Maybe we're not as awesome as we think.


It might be much more productive, then, to avoid sharing quotes, and maybe share links of interesting books, or maybe documentary movies, or whatever type of resources that would help people, especially young people, get acquainted with concepts such as non-duality. Resources that would help people become curious about their very nature.


This way, those of us who are still under the spell of believing that what we perceive in this very dual world is all that there is, will find the help they need in order to clarify the confusion and adopt a much better approach to practicing self-love.


The system of Reiki is perfect to do this work. Not only it teaches us how to become aware of, and work on our shortcomings, but it slowly guides us to the realisation of our Original nature, our True Self, our Essence. And it does so firmly but gently. It allows us to walk this path at our own pace.


Many students of mine come to me asking advice on how to work with their minds. Almost always, they describe their minds using harsh, negative words. My mind is so bad! My mind is so chaotic! How do I tame it? I do I win over it?


I used to answer these questions by trying to help them realise that walking a spiritual path isn't the same as going to war with our minds. Our poor, confused mind is not the enemy. We need to make friends with our mind. We need to turn our awareness within, but we need to do this from a space of acceptance, and non-judgmental attitude.


If we go in to annihilate whatever we think is negative, we're missing a very important point. A point that Zen Master Thich Nhat Hanh stresses in many of his books. We have all the seeds inside, good and bad. Practicing a spiritual path is not done to eradicate the bad ones. It is done to be able to accept the fact that we have both good and bad, and at the same time to develop the clarity and wisdom to decide which of them we want to water and nurture, and which we don't.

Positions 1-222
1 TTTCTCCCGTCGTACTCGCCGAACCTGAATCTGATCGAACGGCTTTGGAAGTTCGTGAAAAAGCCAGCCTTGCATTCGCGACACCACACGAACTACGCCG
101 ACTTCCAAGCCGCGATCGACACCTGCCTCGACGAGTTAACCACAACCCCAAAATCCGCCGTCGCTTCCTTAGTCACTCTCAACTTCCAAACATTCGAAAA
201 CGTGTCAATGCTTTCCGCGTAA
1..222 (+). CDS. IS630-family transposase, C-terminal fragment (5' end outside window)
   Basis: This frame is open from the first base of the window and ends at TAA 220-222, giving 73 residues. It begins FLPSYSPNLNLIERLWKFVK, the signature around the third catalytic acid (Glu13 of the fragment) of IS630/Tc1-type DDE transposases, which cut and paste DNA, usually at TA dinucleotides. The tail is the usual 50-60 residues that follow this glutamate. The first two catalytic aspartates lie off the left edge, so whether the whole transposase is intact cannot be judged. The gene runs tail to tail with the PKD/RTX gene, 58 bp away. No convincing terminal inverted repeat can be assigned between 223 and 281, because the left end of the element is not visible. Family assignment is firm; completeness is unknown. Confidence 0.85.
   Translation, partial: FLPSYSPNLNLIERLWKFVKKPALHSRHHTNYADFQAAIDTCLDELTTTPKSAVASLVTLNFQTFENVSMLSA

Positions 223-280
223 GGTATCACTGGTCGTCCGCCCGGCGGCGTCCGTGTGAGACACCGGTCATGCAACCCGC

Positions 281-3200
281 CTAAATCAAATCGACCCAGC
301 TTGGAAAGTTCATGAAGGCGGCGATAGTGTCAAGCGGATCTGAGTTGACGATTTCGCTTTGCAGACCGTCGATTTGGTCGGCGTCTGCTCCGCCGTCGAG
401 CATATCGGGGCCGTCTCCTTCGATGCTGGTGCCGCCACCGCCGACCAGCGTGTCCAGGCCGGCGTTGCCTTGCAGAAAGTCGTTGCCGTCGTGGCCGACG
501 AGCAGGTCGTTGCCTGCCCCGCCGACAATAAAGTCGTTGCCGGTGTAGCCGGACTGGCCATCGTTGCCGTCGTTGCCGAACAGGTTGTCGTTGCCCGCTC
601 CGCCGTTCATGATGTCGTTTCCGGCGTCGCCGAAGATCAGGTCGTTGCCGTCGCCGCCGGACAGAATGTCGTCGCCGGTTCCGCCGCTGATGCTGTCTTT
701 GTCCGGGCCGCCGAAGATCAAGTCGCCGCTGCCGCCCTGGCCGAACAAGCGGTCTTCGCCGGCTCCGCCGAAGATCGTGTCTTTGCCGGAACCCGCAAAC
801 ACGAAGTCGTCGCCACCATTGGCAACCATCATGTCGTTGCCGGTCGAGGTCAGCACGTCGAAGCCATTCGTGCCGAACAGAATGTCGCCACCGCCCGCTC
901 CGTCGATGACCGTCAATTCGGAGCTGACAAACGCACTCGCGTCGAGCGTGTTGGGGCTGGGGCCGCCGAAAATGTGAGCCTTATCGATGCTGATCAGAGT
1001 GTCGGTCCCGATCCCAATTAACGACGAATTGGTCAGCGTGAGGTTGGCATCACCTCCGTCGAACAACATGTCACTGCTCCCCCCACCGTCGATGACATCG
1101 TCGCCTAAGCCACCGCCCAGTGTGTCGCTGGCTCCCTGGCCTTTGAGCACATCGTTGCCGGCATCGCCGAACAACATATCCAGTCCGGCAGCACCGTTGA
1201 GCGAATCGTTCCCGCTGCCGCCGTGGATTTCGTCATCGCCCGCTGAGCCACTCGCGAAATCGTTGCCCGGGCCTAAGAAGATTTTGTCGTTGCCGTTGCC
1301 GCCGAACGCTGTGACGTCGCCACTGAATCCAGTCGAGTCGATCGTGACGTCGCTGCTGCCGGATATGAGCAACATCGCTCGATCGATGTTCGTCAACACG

To help my students, I have started to add one more piece of advice, when they ask me how to work with their minds. I suggest them to meditate, but also to practice hands-on healing on the self. I find that when we place our hands on the body, it is a little bit easier to develop the right attitude.


When we perform hands-on healing on ourselves, we do something similar to hugging ourselves. I find that this very simple act can be quite useful in stopping the warfare attitude, and instead develop a non-judgmental, kinder one. Not only that, but placing the hands on ourselves blurs the lines between the giver, the receiver, and the action of giving, which might help experience a glimpse of non-duality. A glimpse of a reality where there is no giver, no receiver, nothing to give.


We do need to love ourselves, but at the same time we need to do it while being aware that we're confused. So the work to improve ourselves can be done from a totally different space. Instead of criticising ourselves all the time, or worse, fooling ourselves into thinking there is nothing to criticise, we accept what we find and we work to do our best. To nurture qualities like kindness, compassion and love, and to stop nurturing qualities like anger, fear, judgment.


This type of self-love will support us through difficult times, and will slowly teach us how to better love others, and the world too. When we realise we're all one, loving ourselves is the same as loving others. When we realise we are nature and nature is us, loving ourselves becomes loving nature, and vice versa.


Maybe, if we learn how to truly love ourselves, we will be able to leave a better world to the future generations. This is what I hope, and it is one of the many reasons why I teach the system of Reiki.